In this second entry in a series about the upcoming Gutenberg 5.0 WordPress upgrade, I wanted to try something a bit differently. I wanted to discuss using Gutenberg from the standpoint of a mildly experienced WordPress user, namely me.
To put things in perspective, I have used WorddPress very basically in the past, but with a bit of hand-holding at times, and many more times pleas to the designer to fix my errors or help in getting something done. So from my standpoint, I am a newb at this. I let the designer do the heavy stuff.
What I did was install a basic WordPress theme at random, (Avenue, version 3.0.0, by Smartcat), and then the Gutenberg plug-in. When searching for the plug-in, I found was that there are already several plug-ins available to use. The Gutenberg plug-in I used was Version 2.7.0, by Gutenberg Team. The other plug-ins I saw, which I did not install, were:
- Gutenberg Custom Fields, version 1.5.1, by Riad Benguella
- Map Blocks for Gutenberg powered by Google Maps, version 1.1, by Web Factory, Ltd
- Stackable – Ultimate Gutenberg Blocks, version 0.4, by Gambit Technologies, Inc.
- Gutenberg Spacer Block, version 1.1.0, by Rich Tabor from Gutenkit
Since I did not install these, I obviously can not endorse or rate these. So here we are, with a WordPress site and Gutenberg plug-in installed. Under the Gutenberg menu, there is Demo, Feedback, and Documentation tabs. Of course, I jumped right into the demo since I like to play around to see things work. After all, why should I read the documentation until I run into a problem?
From my understanding, everything is in moveable blocks, including images, paragraphs, etc. According to WordPress.org when talking about blocks:
“These blocks are a unified way to style content that currently requires shortcodes, embeds, widgets, post formats, custom post types, theme options, meta-boxes, and other formatting elements.”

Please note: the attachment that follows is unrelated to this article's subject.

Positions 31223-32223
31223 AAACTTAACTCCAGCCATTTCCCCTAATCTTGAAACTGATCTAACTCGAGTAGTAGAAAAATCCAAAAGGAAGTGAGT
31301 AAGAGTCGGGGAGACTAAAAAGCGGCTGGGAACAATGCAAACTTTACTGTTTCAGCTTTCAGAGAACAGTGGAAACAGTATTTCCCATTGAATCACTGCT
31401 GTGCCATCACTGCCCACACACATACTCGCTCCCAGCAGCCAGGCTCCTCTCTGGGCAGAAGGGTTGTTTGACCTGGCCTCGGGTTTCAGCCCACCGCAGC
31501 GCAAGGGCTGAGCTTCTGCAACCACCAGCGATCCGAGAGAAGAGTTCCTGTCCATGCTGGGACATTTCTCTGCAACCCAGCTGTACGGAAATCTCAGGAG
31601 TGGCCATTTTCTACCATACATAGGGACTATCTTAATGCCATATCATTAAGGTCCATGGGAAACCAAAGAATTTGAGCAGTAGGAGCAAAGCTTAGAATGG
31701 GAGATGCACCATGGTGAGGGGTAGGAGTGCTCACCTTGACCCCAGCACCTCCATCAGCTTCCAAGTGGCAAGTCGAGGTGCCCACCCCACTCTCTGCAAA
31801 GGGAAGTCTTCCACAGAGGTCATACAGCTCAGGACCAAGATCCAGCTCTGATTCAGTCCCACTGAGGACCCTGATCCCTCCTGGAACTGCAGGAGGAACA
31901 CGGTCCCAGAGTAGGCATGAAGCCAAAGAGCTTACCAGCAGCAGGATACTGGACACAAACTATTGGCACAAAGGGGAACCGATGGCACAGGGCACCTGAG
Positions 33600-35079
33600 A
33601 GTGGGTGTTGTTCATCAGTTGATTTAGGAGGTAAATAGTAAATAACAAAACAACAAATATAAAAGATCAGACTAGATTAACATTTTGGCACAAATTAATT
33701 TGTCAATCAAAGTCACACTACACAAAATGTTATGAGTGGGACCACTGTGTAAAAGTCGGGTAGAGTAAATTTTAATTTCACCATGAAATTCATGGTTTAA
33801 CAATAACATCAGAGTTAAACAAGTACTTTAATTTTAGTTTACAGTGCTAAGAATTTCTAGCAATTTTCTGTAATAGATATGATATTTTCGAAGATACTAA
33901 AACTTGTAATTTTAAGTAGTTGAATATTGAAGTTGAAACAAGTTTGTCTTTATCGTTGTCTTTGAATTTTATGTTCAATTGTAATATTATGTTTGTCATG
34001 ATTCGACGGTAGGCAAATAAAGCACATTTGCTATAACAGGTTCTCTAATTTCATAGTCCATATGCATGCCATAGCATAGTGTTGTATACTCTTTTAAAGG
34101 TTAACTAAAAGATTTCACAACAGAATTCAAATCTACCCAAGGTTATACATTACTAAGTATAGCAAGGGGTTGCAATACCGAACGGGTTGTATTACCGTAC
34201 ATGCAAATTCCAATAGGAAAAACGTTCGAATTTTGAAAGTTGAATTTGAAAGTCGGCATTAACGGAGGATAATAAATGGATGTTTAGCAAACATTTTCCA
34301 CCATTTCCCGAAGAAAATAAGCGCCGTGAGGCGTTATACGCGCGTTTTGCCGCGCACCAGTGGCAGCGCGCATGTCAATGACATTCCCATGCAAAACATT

What I immediately liked was the fact that I could take a paragraph “block” and move the entire paragraph with the click of an arrow until it was positioned where I wanted it to be. That is great for someone like me who has a tendency of writing paragraphs and then sometimes wandering off on another subject and then back again. No retyping. And it tells me where it fits immediately. Of course, I do have to remember to have every paragraph in a “block” for that to work. Again, though, it fits my style of writing and I see that as a positive thing.
Another thing I noticed and like is that you have the options of changing a page to HTML, Edit visually, convert to blocks, or convert to a shared block. Switching to HTML is my area of expertise and that makes it easier. Editing the sample page was a breeze except one thing. It took a while for me to figure out how to add an image to the page. I also noticed that once you converted everything on that page to blocks, I couldn’t find a way to convert them back to the original format. I guess I have to ask the designer or actually read the documentation. Incidentally, the designer is also my wife so I have a limited amount of points to use up.
Have you tried to set up a “dummy” site and work with Gutenberg? How has that worked and if you don’t mind, in your comments, let me know your level of expertise as well.